What is Gastroenterology?
A gastroenterologist is a doctor that specializes in the normal function and diseases of the digestive tract, which includes the stomach, intestines, spleen, pancreas, and liver. As a specialty, gastroenterology is the study of how food moves through the body, how nutrients are absorbed by the body, and how waste is removed by the body. A few of the conditions that a gastroenterologist might treat are:
ulcerative colitis (a condition where inflammation and sores affect the lower intestine)
gallbladder disease (where bile stored in the gallbladder thickens and causes inflammation or gallstones)
gastroesophageal reflux disease, or GERD (stomach acid flows back into the throat and causes a burning sensation and tissue damage)
One unique trait that really sets gastroenterologists apart is their training and skill with endoscopy, a procedure where tiny flexible tubes are inserted into the body. These tubes are equipped with lights and cameras to provide the practitioner with a close, inside look at what is going on inside the patient’s body. Tools can even be inserted through the tubes to perform certain procedures, such as removing polyps or cancers, stretching open passageways that have narrowed, or applying lasers to stop bleeding.
Gastroenterologists do not perform surgery, but they do perform endoscopic procedures, as well as biopsies to determine if cancer is affecting the digestive tract. Although other physicians can use endoscopes, gastroenterologists devote a significant portion of their medical training and practice to endoscopy. They learn how and when to use endoscopy, the safest and most efficient methods to use, and how to interpret what they see through the endoscope.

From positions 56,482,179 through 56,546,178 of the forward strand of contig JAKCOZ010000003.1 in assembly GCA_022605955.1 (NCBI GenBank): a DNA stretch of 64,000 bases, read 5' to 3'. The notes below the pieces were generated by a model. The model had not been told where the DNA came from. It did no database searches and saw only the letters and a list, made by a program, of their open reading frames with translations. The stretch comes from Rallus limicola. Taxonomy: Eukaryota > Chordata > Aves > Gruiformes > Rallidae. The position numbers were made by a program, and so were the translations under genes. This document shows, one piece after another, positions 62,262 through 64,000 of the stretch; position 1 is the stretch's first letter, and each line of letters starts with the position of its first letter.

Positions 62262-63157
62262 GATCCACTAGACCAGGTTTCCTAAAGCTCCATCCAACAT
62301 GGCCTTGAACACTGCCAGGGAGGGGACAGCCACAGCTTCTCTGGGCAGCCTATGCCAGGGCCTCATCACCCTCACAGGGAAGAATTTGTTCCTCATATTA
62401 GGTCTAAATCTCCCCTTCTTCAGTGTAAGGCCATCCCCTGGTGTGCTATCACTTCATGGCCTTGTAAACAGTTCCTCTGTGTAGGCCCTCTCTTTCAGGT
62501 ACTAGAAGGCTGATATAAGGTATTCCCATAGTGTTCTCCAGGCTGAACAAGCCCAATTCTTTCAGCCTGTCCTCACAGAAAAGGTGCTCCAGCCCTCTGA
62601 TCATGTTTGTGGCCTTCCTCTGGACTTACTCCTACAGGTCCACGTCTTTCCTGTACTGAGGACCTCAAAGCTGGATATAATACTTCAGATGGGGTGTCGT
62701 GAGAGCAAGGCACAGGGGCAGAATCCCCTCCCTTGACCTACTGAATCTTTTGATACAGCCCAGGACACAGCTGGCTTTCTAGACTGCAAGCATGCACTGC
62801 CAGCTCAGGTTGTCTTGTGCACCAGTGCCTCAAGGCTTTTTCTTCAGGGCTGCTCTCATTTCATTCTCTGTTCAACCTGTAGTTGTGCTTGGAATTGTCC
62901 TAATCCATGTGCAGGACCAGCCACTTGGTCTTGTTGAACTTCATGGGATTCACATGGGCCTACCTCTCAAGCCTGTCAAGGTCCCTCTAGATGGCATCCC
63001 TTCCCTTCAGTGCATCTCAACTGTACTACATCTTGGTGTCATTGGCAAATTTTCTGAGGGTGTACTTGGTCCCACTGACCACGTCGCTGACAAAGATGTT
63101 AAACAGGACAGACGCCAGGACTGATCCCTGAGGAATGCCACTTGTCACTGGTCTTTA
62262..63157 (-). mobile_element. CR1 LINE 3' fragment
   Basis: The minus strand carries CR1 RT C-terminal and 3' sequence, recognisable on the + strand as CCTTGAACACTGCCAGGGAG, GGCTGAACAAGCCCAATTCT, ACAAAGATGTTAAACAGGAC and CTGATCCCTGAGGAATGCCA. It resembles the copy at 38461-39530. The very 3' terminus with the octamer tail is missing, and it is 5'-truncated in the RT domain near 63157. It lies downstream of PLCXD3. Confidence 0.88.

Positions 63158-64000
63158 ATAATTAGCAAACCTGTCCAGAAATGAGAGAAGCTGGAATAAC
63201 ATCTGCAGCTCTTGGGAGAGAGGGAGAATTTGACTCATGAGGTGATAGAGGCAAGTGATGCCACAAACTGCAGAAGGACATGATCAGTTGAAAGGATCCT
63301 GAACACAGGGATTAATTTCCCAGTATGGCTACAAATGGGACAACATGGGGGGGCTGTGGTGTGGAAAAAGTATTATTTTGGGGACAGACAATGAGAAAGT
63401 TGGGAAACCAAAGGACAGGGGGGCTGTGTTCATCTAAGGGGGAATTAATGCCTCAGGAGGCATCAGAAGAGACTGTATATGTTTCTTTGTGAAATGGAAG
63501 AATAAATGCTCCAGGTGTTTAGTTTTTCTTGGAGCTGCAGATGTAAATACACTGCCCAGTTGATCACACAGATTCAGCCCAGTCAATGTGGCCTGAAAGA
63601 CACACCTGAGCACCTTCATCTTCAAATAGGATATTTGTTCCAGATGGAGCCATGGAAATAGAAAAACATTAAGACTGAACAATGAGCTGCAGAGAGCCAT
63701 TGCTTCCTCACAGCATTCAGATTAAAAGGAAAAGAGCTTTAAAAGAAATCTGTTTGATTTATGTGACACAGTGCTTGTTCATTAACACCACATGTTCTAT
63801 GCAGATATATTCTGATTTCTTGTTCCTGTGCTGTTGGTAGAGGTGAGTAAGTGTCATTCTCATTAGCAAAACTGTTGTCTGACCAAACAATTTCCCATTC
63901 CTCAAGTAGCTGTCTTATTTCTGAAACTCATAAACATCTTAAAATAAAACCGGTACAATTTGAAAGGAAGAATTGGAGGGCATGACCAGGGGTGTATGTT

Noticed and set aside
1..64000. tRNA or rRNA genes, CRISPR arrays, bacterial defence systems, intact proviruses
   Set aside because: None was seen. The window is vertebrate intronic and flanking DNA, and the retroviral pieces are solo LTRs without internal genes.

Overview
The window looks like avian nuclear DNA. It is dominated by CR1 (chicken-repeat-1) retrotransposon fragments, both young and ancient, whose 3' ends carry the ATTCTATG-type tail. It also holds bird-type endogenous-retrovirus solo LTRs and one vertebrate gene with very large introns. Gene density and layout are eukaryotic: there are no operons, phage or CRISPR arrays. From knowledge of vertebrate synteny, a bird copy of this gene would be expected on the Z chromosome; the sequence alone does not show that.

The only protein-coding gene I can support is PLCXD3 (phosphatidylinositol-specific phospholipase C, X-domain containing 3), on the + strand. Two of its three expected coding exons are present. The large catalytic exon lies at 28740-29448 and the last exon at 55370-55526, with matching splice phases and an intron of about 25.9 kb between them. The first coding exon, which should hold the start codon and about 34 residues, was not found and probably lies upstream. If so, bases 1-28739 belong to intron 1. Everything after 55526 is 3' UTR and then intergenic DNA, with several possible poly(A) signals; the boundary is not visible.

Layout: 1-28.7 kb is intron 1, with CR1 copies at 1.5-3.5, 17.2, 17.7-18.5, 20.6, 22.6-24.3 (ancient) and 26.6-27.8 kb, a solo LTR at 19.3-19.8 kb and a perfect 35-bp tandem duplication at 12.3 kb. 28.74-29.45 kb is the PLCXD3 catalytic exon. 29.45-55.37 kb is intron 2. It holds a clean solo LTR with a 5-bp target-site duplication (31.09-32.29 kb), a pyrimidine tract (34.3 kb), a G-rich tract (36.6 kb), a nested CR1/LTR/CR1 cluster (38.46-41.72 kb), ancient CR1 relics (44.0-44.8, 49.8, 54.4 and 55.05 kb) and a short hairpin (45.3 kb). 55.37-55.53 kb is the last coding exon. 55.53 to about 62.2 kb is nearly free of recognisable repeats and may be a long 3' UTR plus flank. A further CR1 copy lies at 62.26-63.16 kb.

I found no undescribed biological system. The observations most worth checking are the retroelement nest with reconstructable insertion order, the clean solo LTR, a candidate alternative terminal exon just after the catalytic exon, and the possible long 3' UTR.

What is Oncology?
An oncologist is a physician who is concerned with the treatment of tumors and cancers. Cancer is when cells in the human body grow in an abnormal or out-of-control way. The goal of oncology is to cure a patient’s cancer, or, if the cancer is incurable, to control the cancer and reduce the symptoms for as long as possible.
Oncologists have several roles in their interaction with patients. They diagnose cancer and determine what stage the cancer is in, or to what extent the cancer has grown. They explain the diagnosis and stage to the patient, and they recommend treatment and deliver care. During treatment, oncologists are responsible for maintaining quality of life for their patients by reducing pain and side effects from medications.
There are three main types of oncologists:
Medical Oncologists specialize in the use of medications, especially chemotherapy, to kill cancer cells. In some areas, the term “medical oncologist” refers to the oncologist who is overall in charge of making decisions about a patient’s treatment.
Surgical Oncologists specialize in surgical treatments for cancer, such as biopsies (where small tissue samples are taken and examined), or surgical removal of tumors and surrounding tissue.
Radiation Oncologists specialize in the use of radiation (a kind of high powered x-ray) to kill cancer.
The American Society of Clinical Oncology also recognizes the subspecialties of Gynecological Oncology, which focuses on cancers of the female reproductive tract, and Pediatric Oncology, which deals with cancers that are most common in childhood.
In the United States, nearly one-half of all men and one-third of all women will be diagnosed with cancer in their lifetimes. It is an unfortunately common disease that can sometimes be life-threatening. Oncologists provide care to millions of people facing that diagnosis every year.